But if religion cannot help us, in a time of profound threat to the deepest aspect of our being, if I think about my mother, I think about my physical sisters, I think about the ladies all around me who have educated me, who support me or work with me or for whom I work, if people want to threaten what those relationships are to me, I'm distressed by that. And for me, religion and spiritual life is the deepest truth of where we find our hope and our correction and our clarity. 

So as an interreligious group, I'd like to call on religions to have the courage to meet this challenge and this difficulty. I'd like to apologize for the sirens. I live in New York City. My friends always say, are they coming for you, Frank, when that happens? My apologies. But to try to concentrate on the point I want to make, religions themselves must take responsibility for bringing this fundamental truth. However we do it, I'm not going to advocate political or cultural positions here. I'll leave that in the hearts of all listeners. 

I went to the scriptures and I went to the literature to try to find out what in religion celebrates and brings forward the clarity of this all important basis of our lives, the male and female relationships. There's a lot of beautiful scriptures. 

Here's from Hinduism, I am he; you are she. 

I am song; you are verse. 

I am heaven; you are earth. 

We two shall here together dwell becoming parents of children. 

That's the Atharva Veda. 


Representing heaven and earth, I have created husband and wife. This is the beginning of the world. 

That's Tenrikyo Mika Gura-uta. 


The moral man finds the moral law, beginning in the relation between man and woman, but ending in the vast reaches of the universe.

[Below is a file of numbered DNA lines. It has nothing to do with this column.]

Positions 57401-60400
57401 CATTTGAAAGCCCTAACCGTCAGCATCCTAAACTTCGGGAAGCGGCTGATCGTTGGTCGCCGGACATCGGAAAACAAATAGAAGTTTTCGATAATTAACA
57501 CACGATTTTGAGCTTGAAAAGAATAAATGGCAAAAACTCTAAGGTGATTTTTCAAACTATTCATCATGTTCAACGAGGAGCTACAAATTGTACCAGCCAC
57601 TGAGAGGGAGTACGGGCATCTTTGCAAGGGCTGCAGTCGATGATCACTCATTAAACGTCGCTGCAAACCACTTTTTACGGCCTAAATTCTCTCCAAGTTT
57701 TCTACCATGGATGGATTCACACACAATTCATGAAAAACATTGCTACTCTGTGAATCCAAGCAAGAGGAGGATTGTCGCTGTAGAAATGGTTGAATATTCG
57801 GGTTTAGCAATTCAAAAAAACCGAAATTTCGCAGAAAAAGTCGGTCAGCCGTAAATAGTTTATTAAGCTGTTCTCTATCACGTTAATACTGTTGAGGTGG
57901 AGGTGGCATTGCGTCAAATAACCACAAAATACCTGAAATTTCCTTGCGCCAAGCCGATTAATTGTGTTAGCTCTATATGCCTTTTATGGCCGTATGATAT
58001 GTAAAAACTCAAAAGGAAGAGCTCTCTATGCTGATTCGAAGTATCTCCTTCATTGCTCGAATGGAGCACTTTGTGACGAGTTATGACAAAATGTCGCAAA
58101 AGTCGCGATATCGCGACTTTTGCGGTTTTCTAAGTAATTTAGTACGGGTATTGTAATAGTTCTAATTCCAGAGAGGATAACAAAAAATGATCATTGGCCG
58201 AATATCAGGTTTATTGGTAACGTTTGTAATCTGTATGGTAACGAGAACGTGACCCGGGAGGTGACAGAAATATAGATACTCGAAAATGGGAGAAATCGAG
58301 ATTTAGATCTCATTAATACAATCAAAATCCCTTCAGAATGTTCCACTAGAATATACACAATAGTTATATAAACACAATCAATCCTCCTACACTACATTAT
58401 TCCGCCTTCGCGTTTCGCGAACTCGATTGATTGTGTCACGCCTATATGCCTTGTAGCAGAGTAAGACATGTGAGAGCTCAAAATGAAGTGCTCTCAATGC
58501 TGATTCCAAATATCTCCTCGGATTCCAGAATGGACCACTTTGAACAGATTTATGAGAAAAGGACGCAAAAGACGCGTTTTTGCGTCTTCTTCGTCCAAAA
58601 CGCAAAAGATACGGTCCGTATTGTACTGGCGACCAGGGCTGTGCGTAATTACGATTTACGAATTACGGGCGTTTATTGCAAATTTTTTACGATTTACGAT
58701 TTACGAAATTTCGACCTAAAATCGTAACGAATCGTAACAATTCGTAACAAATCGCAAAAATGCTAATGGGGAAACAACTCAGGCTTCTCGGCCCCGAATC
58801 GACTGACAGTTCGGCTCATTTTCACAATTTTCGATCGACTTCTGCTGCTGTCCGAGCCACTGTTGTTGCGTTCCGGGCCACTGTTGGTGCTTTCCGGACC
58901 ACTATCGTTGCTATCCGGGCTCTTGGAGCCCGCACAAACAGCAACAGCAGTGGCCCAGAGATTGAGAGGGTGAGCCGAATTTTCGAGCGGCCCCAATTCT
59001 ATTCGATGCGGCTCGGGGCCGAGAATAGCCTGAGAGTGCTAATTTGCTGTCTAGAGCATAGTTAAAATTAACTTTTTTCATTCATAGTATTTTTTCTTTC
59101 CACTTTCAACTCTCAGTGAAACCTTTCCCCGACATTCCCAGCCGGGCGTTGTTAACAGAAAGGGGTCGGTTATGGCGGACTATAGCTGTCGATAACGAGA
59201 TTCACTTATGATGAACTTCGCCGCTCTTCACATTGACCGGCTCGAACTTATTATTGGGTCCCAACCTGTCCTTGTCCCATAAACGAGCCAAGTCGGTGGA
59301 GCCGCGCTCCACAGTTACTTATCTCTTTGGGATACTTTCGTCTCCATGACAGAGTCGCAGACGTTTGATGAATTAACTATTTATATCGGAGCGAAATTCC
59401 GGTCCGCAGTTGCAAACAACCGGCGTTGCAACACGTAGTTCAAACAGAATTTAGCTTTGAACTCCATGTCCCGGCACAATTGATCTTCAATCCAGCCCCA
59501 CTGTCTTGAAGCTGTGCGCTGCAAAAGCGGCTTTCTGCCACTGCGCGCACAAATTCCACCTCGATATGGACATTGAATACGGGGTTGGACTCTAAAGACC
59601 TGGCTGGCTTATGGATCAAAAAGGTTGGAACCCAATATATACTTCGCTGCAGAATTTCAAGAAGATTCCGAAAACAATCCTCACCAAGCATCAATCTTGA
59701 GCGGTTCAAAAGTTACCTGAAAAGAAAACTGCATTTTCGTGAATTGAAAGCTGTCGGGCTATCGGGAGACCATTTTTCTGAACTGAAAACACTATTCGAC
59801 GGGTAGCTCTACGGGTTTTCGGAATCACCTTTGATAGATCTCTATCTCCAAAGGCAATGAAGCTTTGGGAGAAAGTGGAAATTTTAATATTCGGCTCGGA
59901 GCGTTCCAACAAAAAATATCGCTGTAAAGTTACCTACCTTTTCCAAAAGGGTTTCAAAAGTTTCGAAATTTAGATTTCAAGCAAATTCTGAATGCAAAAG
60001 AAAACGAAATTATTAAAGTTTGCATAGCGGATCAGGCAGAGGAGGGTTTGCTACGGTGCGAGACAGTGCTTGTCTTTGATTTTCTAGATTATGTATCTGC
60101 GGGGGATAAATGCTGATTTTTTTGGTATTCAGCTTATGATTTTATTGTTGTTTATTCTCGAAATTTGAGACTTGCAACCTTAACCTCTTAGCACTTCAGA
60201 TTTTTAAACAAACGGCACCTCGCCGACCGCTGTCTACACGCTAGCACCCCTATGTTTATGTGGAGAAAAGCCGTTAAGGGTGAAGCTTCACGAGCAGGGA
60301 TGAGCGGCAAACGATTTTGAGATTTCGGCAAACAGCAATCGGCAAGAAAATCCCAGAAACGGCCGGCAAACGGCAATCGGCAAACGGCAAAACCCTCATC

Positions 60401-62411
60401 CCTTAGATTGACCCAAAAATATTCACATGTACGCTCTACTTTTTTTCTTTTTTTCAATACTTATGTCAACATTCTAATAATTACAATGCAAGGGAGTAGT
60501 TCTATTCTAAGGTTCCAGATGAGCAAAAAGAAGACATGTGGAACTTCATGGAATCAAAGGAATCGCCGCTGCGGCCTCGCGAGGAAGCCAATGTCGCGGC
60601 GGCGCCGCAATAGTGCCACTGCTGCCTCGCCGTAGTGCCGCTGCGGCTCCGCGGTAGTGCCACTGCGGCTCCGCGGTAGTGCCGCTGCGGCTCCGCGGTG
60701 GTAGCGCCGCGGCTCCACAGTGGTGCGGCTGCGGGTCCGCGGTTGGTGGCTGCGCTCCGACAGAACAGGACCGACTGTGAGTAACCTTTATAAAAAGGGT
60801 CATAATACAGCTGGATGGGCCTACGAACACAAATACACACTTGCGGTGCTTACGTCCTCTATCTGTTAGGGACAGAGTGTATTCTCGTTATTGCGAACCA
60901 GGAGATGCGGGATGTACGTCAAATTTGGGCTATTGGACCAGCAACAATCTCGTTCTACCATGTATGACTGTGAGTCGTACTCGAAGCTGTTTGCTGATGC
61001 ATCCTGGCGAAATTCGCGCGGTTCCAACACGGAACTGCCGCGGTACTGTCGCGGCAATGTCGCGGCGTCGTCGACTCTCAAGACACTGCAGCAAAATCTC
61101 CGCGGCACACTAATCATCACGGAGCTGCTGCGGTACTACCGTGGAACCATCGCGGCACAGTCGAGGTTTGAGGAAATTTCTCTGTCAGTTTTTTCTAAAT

That's Confucius, the Doctrine of the Mean. 


Blessed are thou, Oh Lord, who makes the bridegroom rejoice with the bride. 

That's Judaism and Christianity. They share the same Bible. 

I draw to my conclusion, Guruji. One of the problems is that when we go to the religious universes and the spiritual communities, when we try to find the upliftment of women, what we find mostly is a defense of women, a defense of the equality of women. And I believe this falls short.

Our approach to men and women, so for example, take lions and bears, just lions and bears, do we spend a lot of time saying lions are just as good as bears? Or bears are just as good as lions? We don't. Lions are lions. We love them as they are. Bears are bears. We love them as they are. Men are men. We love them as they are. Women are women. We love them as they are. We're not trying to say one deserves to be equal or not. No. 

So the final word I'll say is that if religions are to be involved in rectifying a profound threat to the basis of peace and harmony, honor, namely confusion in gender, I recommend that each of us in our traditions, please look to not a defense of equality. This is a low effort. What I would recommend and seek to find in our religions and in our hearts as spiritual people, is a competition of praise to see who can praise the other gender more highly, who can express gratitude more eloquently, poetically, and more beautifully. 

Let women help men understand our value. Let men tell the woman what you mean to us, not to defend equality, but to praise and uplift and celebrate and sing the songs of femininity and of women. So if this is a month or an event that has to do with women, I want to say thank you. I want to apologize for the ways I fall short so far. And I want to say that of all the things that I love most, in the entirety of my life, I like ice cream, I like a walk on the beach, but it is Women  most. This is why God created me as a man. Thank you so much, Guruji. Thank you so much.

Guruji: Thank you, Dr. Frank Kaufmann, for bringing your thoughts. And I know you work with so many women around the globe, so you have good experience. And your wife is from Japan, right? 

Frank: Yes. 

Guruji: That's a tolerance you have and your wife has. 

Frank: She has more.

Guruji: That is in the culture, you both are able to handle it. 

Frank: Thank you, Guruji.

Guruji: Thank you. I appreciate the support.